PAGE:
For more information about traveling and other consumer-related issues or to file a consumer complaint, contact the Attorney General's office at (800) 482-8982 or or visit or

Get Educated with the GI Bill

Get Educated with the GI Bill

Wed, Jun 8, 2016

he GI Bill has grown and changed since it was signed into law by President Franklin Roosevelt in 1944, but the goal of the bill remains the same – to help service members learn a skill or attend college, placing them on a path to a successful career.

In 2008, the GI Bill was updated and is now called the Post-9/11 GI Bill. This update provided more resources to cover educational expenses, a monthly housing allowance, up to $1,000 a year for books and supplies and a one-time relocation allowance for veterans who served on active duty for 90 days or more since Sept. 10, 2001. The bill also provides tuition assistance and a book stipend to current active duty service members.

Arkansas Attorney General Leslie Rutledge issued today’s consumer alert to educate veterans and military families about the various benefits available under the GI Bill.

“The brave men and women who protect our country oftentimes put their education on hold during their service,” said Attorney General Rutledge. “The GI Bill has provided incentives for service members to continue their education for decades with great success. The expansion of the program assists veterans who have served since 9/11 transition to civilian life by learning new skills for job opportunities, and I hope this alert will help spread the word about available resources.”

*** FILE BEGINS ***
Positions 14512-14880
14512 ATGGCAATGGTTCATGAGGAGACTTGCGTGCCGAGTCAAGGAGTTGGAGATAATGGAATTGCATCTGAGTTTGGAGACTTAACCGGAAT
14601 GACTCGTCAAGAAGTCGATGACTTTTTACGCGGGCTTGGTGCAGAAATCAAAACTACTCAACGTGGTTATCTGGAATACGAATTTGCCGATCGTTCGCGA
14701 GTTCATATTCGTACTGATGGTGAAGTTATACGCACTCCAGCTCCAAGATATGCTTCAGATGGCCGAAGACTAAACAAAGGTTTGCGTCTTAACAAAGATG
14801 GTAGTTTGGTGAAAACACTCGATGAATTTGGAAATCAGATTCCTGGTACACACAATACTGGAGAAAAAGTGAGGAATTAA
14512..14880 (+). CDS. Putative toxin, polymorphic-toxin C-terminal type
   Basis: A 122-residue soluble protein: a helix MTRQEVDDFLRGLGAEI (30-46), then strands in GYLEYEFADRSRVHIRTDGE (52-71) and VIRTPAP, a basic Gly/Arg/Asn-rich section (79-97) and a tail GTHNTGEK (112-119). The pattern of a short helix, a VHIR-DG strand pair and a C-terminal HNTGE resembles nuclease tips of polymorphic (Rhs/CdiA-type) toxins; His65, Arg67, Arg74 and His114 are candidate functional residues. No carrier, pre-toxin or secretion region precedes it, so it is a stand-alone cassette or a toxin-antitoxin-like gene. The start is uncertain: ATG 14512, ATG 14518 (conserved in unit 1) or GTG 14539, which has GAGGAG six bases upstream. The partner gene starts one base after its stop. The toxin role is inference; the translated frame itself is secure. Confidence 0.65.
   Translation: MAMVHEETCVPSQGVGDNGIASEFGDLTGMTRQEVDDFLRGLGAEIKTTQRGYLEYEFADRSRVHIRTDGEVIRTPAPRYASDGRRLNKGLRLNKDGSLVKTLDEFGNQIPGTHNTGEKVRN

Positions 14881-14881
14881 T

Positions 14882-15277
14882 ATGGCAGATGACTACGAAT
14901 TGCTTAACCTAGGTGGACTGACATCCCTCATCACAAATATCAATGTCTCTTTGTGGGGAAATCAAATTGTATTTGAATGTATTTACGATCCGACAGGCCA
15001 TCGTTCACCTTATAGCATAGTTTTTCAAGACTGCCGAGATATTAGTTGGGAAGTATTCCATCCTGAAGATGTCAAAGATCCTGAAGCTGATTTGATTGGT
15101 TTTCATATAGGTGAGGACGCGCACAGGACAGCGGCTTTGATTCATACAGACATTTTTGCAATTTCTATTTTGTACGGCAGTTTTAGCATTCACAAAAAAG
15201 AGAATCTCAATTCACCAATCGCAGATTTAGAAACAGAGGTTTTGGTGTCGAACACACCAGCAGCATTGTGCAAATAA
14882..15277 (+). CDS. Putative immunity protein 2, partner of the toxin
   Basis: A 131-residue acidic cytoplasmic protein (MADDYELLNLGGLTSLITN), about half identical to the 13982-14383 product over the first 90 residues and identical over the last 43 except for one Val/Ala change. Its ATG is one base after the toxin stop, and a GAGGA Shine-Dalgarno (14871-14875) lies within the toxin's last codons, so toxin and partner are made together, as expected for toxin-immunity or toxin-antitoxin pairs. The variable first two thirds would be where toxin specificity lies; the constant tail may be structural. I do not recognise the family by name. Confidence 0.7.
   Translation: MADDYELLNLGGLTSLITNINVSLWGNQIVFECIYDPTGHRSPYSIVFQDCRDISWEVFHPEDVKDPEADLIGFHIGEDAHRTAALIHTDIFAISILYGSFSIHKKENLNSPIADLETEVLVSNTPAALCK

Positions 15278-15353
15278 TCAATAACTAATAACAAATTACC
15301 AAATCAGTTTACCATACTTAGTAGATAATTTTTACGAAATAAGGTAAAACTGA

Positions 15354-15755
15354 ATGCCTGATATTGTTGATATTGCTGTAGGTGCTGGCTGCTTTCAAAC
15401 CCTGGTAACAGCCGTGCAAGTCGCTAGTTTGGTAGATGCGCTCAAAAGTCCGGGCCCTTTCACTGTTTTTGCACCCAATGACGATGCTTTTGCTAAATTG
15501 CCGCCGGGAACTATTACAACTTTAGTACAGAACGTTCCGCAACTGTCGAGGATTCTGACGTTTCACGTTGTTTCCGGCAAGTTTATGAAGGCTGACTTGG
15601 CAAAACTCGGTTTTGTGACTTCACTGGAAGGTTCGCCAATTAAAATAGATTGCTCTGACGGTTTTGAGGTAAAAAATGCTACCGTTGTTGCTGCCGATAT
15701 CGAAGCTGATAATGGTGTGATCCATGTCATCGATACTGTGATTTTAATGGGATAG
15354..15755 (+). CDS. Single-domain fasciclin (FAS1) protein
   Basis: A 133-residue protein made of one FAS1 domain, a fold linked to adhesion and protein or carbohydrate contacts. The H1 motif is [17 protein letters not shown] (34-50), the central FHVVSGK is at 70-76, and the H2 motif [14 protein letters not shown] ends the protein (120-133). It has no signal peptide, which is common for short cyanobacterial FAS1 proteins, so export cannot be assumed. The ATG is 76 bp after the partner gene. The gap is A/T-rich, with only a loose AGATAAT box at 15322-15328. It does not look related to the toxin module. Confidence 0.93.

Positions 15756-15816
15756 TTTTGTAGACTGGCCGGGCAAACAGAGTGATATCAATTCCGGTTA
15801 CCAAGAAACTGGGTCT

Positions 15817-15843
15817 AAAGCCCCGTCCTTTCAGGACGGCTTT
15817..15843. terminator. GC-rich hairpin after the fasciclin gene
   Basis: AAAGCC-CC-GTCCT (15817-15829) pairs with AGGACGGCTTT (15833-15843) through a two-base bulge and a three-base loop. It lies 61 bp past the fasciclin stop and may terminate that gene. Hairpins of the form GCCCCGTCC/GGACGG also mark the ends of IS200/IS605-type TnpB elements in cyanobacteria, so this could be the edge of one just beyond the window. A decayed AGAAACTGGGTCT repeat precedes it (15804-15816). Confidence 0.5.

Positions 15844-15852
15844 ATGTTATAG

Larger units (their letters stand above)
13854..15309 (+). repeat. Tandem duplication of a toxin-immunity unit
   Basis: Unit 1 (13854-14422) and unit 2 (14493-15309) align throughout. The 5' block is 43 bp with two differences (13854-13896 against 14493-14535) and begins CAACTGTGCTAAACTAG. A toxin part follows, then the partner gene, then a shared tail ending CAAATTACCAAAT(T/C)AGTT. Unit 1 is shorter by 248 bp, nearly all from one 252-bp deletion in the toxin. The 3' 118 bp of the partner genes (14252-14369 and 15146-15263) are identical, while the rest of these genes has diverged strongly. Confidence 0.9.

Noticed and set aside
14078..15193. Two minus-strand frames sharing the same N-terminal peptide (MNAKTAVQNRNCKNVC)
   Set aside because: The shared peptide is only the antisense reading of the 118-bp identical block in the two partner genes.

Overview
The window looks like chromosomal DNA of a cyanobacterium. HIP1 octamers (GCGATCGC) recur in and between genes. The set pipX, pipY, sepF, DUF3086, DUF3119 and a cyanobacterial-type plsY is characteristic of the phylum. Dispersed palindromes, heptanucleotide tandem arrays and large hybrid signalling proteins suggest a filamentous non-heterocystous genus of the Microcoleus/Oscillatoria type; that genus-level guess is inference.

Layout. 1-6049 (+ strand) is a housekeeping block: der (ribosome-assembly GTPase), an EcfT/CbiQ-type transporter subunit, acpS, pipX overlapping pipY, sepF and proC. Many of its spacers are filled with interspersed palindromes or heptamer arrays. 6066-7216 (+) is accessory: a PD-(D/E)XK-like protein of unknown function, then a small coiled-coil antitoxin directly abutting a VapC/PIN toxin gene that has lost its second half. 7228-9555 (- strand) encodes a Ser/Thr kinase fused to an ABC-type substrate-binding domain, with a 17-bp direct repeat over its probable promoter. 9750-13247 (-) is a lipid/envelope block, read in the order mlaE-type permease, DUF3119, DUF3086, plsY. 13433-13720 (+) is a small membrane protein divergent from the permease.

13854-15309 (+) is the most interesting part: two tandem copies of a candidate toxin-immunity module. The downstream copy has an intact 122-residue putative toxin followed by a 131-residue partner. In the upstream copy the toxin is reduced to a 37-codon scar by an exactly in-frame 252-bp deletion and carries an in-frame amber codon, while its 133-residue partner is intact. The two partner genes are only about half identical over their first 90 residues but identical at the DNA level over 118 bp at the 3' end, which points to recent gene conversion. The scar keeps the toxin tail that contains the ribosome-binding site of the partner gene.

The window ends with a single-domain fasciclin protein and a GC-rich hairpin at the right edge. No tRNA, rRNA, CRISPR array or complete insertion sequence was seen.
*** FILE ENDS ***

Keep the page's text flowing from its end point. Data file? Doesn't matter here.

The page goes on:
Attorney General Rutledge released the following list of training programs available under the GI Bill:

  • Undergraduate and graduate degree programs
  • Vocational/technical training
  • On-the-job/apprenticeship
  • Licensing and certification reimbursement
  • National testing reimbursement
  • Entrepreneurship training
  • Flight training
  • Correspondence training